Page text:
The term “compete”, when used in the context of antigen binding proteins that may bind the same region on a target antigen, means competition between antigen binding proteins is determined by an assay in which the antigen binding protein (e.g., antibody or immunologically functional antigen binding fragment thereof) under test prevents or inhibits specific binding of a reference antigen binding protein (e.g., a ligand, or a reference antibody) to a common antigen (e.g., CGRP R or an antigen binding fragment thereof). Any of a number of competitive binding assays can be used, for example: solid phase direct or indirect radioimmunoassay (RIA), solid phase direct or indirect enzyme immunoassay (EIA), sandwich competition assay (see, e.g., Stahli et al., 1983, Methods in Enzymology 9:242-253); solid phase direct biotin-avidin EIA (see, e.g., Kirkland et al., 1986, J. Immunol. 137:3614-3619) solid phase direct labeled assay, solid phase direct labeled sandwich assay (see, e.g., Harlow and Lane, 1988, Antibodies, A Laboratory Manual, Cold Spring Harbor Press); solid phase direct label RIA using 1-125 label (see, e.g., Morel et al., 1988, Molec. Immunol. 25:7-15); solid phase direct biotin-avidin EIA (see, e.g., Cheung, et al., 1990, Virology 176:546-552); and direct labeled RIA (Moldenhauer et al., 1990, Scand. J. Immunol. 32:77-82). Such an assay may involve the use of purified antigen bound to a solid surface or cells bearing either of these, an unlabelled test antigen binding protein and a labeled reference antigen binding protein. Competitive inhibition may measured by determining the amount of label bound to the solid surface or cells in the presence of the test antigen binding protein. Antigen binding proteins identified by competition assay (competing antigen binding proteins) include antigen binding proteins binding to the same epitope as the reference antigen binding proteins and antigen binding proteins binding to an adjacent epitope sufficiently proximal to the epitope bound by the reference antigen binding protein for stearic hindrance to occur. Usually, when a competing antigen binding protein is present in excess, it will inhibit specific binding of a reference antigen binding protein to a common antigen by at least 40%, 45%, 50%, 55%, 60%, 65%, 70% or 75%. In some instance, binding is inhibited by at least 80%, 85%, 90%, 95%, or 97% or more. Competitive inhibition may also be measured by immobilizing a reference antigen binding protein to a substrate, e.g., a “sensor chip”, capturing antigen on the substrate via binding to the reference antibody, and assaying whether a different antigen binding protein (a competing antigen binding protein) can additionally bind to the antigen. An example of the latter competitive binding assay employs a Biacore analysis, and is described in Example 7 herein.

The term “antigen” or “immunogen” refers to a molecule or a portion of a molecule capable of being bound by a selective binding agent, such as an antigen binding protein (including, e.g., an antibody or immunological functional antigen binding fragment thereof), and additionally capable of being used in an animal to produce antibodies capable of binding to that antigen. An antigen may possess one or more epitopes that are capable of interacting with different antigen binding proteins, e.g., antibodies.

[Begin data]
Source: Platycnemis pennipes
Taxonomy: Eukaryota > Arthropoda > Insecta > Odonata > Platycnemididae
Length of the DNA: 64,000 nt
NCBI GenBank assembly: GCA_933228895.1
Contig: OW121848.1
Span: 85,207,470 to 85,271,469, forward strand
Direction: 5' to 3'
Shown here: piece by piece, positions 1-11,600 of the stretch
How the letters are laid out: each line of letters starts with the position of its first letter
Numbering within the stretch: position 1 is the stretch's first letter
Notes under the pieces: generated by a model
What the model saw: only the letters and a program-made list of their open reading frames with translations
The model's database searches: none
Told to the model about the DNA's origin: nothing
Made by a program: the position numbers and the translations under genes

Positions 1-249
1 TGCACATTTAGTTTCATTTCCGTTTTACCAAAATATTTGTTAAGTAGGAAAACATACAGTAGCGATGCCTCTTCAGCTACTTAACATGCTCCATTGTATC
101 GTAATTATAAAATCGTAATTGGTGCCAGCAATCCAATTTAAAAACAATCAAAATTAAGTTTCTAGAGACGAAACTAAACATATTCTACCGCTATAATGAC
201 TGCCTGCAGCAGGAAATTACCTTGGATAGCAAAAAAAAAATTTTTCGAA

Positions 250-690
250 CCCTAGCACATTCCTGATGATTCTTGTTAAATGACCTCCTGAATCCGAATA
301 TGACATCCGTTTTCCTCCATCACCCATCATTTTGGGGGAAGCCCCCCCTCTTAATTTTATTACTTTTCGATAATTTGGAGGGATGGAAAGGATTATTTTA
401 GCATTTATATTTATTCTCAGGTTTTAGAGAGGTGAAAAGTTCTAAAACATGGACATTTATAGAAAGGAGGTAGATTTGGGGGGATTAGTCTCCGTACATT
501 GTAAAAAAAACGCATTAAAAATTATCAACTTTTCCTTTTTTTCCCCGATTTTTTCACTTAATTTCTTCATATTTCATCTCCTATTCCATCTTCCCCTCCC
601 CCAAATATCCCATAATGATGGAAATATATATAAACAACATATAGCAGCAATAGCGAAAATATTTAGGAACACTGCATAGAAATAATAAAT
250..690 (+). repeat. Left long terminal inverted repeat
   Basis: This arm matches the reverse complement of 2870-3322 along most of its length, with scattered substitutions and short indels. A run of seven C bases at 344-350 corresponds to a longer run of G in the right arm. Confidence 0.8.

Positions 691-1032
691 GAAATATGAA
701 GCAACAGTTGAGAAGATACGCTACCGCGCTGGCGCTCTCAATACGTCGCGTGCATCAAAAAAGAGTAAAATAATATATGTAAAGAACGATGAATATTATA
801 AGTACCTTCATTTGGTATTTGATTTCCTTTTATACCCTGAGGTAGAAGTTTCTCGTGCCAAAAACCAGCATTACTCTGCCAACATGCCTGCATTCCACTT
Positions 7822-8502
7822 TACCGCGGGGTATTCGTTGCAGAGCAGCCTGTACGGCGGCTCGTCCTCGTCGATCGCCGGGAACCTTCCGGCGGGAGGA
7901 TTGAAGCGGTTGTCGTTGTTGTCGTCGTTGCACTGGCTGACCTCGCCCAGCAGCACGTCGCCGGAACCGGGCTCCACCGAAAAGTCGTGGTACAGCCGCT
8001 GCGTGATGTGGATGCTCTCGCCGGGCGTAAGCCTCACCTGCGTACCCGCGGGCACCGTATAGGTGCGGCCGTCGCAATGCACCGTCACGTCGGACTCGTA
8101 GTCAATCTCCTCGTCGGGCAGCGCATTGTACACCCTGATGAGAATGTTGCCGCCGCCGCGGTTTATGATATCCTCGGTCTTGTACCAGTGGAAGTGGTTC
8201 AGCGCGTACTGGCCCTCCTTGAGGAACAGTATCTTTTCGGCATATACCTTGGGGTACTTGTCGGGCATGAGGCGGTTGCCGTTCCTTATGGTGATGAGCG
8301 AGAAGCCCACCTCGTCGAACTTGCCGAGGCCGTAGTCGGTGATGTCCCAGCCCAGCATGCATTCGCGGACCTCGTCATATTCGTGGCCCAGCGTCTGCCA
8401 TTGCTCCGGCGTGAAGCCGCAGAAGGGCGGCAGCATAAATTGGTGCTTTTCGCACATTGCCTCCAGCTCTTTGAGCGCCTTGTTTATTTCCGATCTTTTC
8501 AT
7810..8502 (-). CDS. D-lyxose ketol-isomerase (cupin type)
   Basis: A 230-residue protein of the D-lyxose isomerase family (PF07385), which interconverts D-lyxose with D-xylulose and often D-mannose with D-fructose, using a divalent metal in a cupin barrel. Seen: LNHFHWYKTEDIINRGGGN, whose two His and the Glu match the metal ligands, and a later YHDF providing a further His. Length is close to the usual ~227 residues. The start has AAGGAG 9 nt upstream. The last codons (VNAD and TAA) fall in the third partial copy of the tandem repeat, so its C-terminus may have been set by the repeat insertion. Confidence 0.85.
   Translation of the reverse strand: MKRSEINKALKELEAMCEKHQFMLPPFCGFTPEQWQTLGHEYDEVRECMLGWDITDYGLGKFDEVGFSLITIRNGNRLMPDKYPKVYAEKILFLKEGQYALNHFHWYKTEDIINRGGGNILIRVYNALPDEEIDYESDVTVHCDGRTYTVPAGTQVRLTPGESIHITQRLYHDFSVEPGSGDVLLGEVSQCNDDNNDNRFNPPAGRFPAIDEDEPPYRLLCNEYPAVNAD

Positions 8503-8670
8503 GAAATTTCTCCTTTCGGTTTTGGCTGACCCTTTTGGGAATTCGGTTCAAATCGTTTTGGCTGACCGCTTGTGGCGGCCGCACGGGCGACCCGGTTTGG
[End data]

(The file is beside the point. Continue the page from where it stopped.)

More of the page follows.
The term “epitope” is the portion of a molecule that is bound by an antigen binding protein (for example, an antibody). The term includes any determinant capable of specifically binding to an antigen binding protein, such as an antibody or to a T-cell receptor. An epitope can be contiguous or non-contiguous (e.g., (i) in a single-chain polypeptide, amino acid residues that are not contiguous to one another in the polypeptide sequence but that within in context of the molecule are bound by the antigen binding protein, or (ii) in a multimeric receptor, e.g., CGRP R, comprising two or more individual components, e.g., RAMP1 and CRLR, amino acid residues present on two or more of the individual components, but that within the context of the multimeric receptor are bound by the antigen binding protein). In certain embodiments, epitopes may be mimetic in that they comprise a three dimensional structure that is similar to an epitope used to generate the antigen binding protein, yet comprise none or only some of the amino acid residues found in that epitope used to generate the antigen binding protein. Most often, epitopes reside on proteins, but in some instances may reside on other kinds of molecules, such as nucleic acids. Epitope determinants may include chemically active surface groupings of molecules such as amino acids, sugar side chains, phosphoryl or sulfonyl groups, and may have specific three dimensional structural characteristics, and/or specific charge characteristics. Generally, antibodies specific for a particular target antigen will preferentially recognize an epitope on the target antigen in a complex mixture of proteins and/or macromolecules.